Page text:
By Al Mattei

The field hockey stick has gone from the cousin of an ice hockey stick -- complete with a big blade and thick rows of black tape -- to a light, technologically enhanced weapon that can make the ball do things unthinkable even in the early 1990s.

Indeed, when you check out the vendor tables at any national field hockey event, the sticks for sale are steadily evolving away from the traditional standards of composition and construction.

Some now have a large bend from the handle down to the toe. Others are made of two space-age composite tubes, bonded together with carbon fiber.

There are sticks with a noticable groove all the way up the front side -- making it look like the obverse of the back side. Others have a very long toe that is literally in the shape of a flat ring.

And, according to the rules, they're all legal.

International rules, published by Le Federation International de Hockee (FIH), are simple enough. The stick is destribed as having a "traditional" J-shape with a curve, a flat left side, and with no rough or sharp edges.

But for Andrew Smith and a number of outside-the-box thinkers, there are loopholes in those words large enough to drive an SUV through.

Smith, an assistant coach at Dartmouth College, started experimenting with field hockey stick shapes in the early 1990s while on the club level.

"All I would do is strip off the outer coating and soak the wood so that I could shape it how I wanted to," he says. "Then, I had to try to get the outside coating back onto the stick."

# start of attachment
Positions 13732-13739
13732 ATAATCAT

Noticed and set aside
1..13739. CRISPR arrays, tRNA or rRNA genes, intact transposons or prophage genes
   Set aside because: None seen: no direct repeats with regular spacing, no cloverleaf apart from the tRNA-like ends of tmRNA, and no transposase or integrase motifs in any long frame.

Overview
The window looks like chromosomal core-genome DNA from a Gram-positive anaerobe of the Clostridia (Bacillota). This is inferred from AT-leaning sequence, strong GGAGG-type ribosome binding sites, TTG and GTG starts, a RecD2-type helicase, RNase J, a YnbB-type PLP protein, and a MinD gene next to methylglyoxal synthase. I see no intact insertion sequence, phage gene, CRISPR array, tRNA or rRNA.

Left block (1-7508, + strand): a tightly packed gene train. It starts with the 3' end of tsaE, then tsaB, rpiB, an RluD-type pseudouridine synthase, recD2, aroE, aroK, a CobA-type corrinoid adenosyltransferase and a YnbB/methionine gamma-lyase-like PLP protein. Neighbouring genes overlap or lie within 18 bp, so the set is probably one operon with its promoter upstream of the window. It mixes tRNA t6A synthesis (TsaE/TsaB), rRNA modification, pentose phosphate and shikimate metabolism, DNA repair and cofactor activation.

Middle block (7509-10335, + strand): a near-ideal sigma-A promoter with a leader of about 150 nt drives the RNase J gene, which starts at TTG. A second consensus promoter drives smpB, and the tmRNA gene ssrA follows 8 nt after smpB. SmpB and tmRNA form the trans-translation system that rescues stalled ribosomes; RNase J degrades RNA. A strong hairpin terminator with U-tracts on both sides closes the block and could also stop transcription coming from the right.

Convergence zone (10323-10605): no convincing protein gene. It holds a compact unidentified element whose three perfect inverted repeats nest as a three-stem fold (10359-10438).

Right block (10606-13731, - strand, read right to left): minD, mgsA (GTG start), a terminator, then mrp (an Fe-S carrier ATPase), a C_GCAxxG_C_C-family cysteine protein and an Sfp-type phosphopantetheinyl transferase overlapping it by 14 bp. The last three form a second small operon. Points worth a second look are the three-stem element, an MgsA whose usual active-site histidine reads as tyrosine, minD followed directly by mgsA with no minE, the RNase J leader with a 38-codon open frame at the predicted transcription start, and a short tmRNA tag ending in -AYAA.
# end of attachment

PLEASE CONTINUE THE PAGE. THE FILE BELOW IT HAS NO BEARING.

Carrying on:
Sticks have gotten a lot lighter and shorter even since the mid-1980s, when teams from Asia fancied the use of short-toed sticks to better control the ball.

The mid-1990s, however, saw two major innovations that were quickly squelched by the powers-that-be. The first came in 1994 with the introduction of the aluminum field hockey stick. But just as quickly as these sticks came into wide use, they were outlawed because of the weakest part of the stick -- the wooden heads that had to be replaced when broken.

The act of breaking a head would lead to sticks with splinters and sharp edges. There were also incidents involving injuries when the metal shafts hit players. All artificial materials were subsequently banned; sticks were to be made of wood.

The second outlawed innovation surrounded a particular model of stick: the Mercian Zig-Zag. The stick became very popular among weak-side block-tacklers because a player did not have to go all the way down to the ground; the Zig-Zag's shaft was bent to allow a player to simply reverse the stick to make a solid tackle on the left.

But radical stick technologies were not favored by many rules committees, from the National Federation of State High School Associations (NFHS) to the NCAA to FIH, and the radical shape was outlawed.

Just as quickly as these loopholes were closed, others were opened or even reversed. Manufacturers argued that making field hockey sticks with any number of exotic plastics and carbons was fine if wrapped around a wooden core. These sticks started appearing in the late 1990s.

Not long after, all pretenses were dropped as to the presence of wood in the average stick. The true "composite" was born.

At the same time, however, field hockey players started experimenting with a devastating offensive weapon that was, in and of itself, a loophole in the rules.